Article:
Save money by making your own bottled water
Photo by: shaymus022
We’ve been buying bottled water now for more than 10 years. Call me spoiled if you will, but I just can’t stand the taste of tap water. We’ve tried the Brita pitcher, the Pur 3 faucet mount filters, and many others. None of them tasted as clean as bottled water.
We generally try to purchase our bottled water when it’s on sale, but it’s not nearly on sale as much as we would like it to be. We drink roughly 120 bottles of water a month. A 24-pack of Dannon water runs $3.99 – $4.99 depending on where we buy it. That’s 5 packs per month at the cost of $19.95 – 24.95 per month, or $239.40 – $299.40 per year.
Enter the RO/DI Filter
I’ve written before about my saltwater aquarium hobby and how particular saltwater fish are about their water. Saltwater aquariums require pristine water conditions, and as a result I ended up having to purchase an RO/DI filter to create 99% pure water for my tank. RO/DI stands for Reverse-Osmosis/Di-ionizing. While both of these processes are required for maintaining a healthy saltwater aquarium, only the reverse osmosis filter is required for creating excellent quality drinking water. Actually, drinking water that has been through the DI process can be unhealthy, not to mention it tastes funny.
Many of the bottled waters being sold in stores contain nothing more than standard tap water that has been run through the reverse osmosis process. RO water is generally 99% pure and tastes as good as most bottled waters. Here’s the best part, it’s significantly cheaper. I purchased my RO/DI filter on eBay from from a company called purewaterclub*com for $100.50 including shipping, the cost of 4 months of bottled water. The filter cartridges in the RO filter, given normal usage, will last about a year before you have to replace them.
Many stores have machines that dispense pure drinking water. Our local Wal-Mart has one of these. If you read about the water the machine is dispensing, it’s RO water. That machine basically has a high volume RO filter in it. Chances are though, the RO filters cartridges aren’t changed as often as the should, and the water isn’t near as pure as you would get at home.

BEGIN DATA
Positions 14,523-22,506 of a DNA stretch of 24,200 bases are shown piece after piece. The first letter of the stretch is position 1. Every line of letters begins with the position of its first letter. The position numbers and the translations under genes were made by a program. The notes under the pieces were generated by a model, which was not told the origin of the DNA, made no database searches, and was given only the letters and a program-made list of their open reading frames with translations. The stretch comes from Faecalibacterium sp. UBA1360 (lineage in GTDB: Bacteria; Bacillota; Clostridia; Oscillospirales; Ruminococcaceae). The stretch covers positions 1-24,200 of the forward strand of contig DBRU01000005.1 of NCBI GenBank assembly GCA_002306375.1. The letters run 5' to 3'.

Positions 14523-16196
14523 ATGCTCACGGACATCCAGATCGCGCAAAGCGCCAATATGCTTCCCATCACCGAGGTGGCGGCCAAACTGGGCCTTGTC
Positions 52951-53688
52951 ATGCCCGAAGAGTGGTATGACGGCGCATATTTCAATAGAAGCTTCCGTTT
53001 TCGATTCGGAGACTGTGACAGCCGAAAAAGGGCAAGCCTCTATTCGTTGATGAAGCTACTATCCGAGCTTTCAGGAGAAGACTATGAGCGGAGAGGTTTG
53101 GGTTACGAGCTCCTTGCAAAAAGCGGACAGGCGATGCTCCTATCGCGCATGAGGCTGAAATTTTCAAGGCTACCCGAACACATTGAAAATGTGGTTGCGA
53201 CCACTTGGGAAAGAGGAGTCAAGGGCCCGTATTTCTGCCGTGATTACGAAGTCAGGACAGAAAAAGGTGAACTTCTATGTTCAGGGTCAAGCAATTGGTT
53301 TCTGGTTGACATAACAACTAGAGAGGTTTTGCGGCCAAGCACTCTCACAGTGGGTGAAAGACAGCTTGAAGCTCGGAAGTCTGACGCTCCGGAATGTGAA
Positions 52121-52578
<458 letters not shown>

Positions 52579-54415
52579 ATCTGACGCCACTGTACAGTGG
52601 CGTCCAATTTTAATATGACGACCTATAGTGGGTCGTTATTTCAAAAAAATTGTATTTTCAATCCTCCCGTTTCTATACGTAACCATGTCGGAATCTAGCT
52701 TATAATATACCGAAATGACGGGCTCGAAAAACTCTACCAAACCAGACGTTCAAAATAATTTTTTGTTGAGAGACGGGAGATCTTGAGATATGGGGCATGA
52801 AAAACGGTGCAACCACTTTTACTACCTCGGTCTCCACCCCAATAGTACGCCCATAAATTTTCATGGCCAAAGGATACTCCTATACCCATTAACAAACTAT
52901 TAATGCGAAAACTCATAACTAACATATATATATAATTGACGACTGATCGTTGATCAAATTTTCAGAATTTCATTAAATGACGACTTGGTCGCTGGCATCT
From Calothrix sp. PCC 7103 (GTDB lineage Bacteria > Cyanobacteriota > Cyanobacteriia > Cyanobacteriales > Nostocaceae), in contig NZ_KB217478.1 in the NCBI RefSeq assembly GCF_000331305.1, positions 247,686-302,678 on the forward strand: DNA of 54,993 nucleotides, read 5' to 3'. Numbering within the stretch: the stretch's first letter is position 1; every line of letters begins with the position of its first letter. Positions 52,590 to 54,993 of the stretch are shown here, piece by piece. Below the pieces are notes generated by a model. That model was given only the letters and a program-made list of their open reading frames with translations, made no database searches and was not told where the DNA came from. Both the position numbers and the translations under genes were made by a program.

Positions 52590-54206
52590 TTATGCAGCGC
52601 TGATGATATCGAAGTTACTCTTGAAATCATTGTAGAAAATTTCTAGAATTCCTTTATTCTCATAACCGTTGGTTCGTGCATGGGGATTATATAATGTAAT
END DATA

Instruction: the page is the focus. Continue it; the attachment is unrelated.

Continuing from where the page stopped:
The money you can save by purchasing your own filter is tremendous. Just in a year the savings would be almost $200.00! That would take a nice chunk out of your debt snowball.
Benefit your plants too
One of the downsides of the RO filters is they only make about 1 gallon of pure water for every 5 gallons of input water. So for each gallon that goes into the filter, you get 1 gallon of filtered water, and 4 gallons of “waste water”. Many people just send the waste water down the drain. Instead, I have the waste water running into a cheap trashcan. Turns out, plants thrive on the waste water. We’ve been using the waste water to water our flowers and shrubs for about 2 months now and they look great. We also use it to top off our garden pond, since there are no fish in it. The waste water has really made a big difference in our plants. This is particularly true for our roses, as they seem to really like whatever is in that waste water.
Tired of spending your hard earned money on bottles of water? Tired of throwing away all of those plastic water bottles? Purchase your own water filter and make your own bottled water. They are easy to install and it literally took me all of 15 minutes to mount it and have it up and running. The water tastes just as good as bottled water and is far cheaper.
Do you have an RO filter or other type of water filter? How does yours work? Are you loyal to bottled water? If so why? Share your thoughts, add a comment!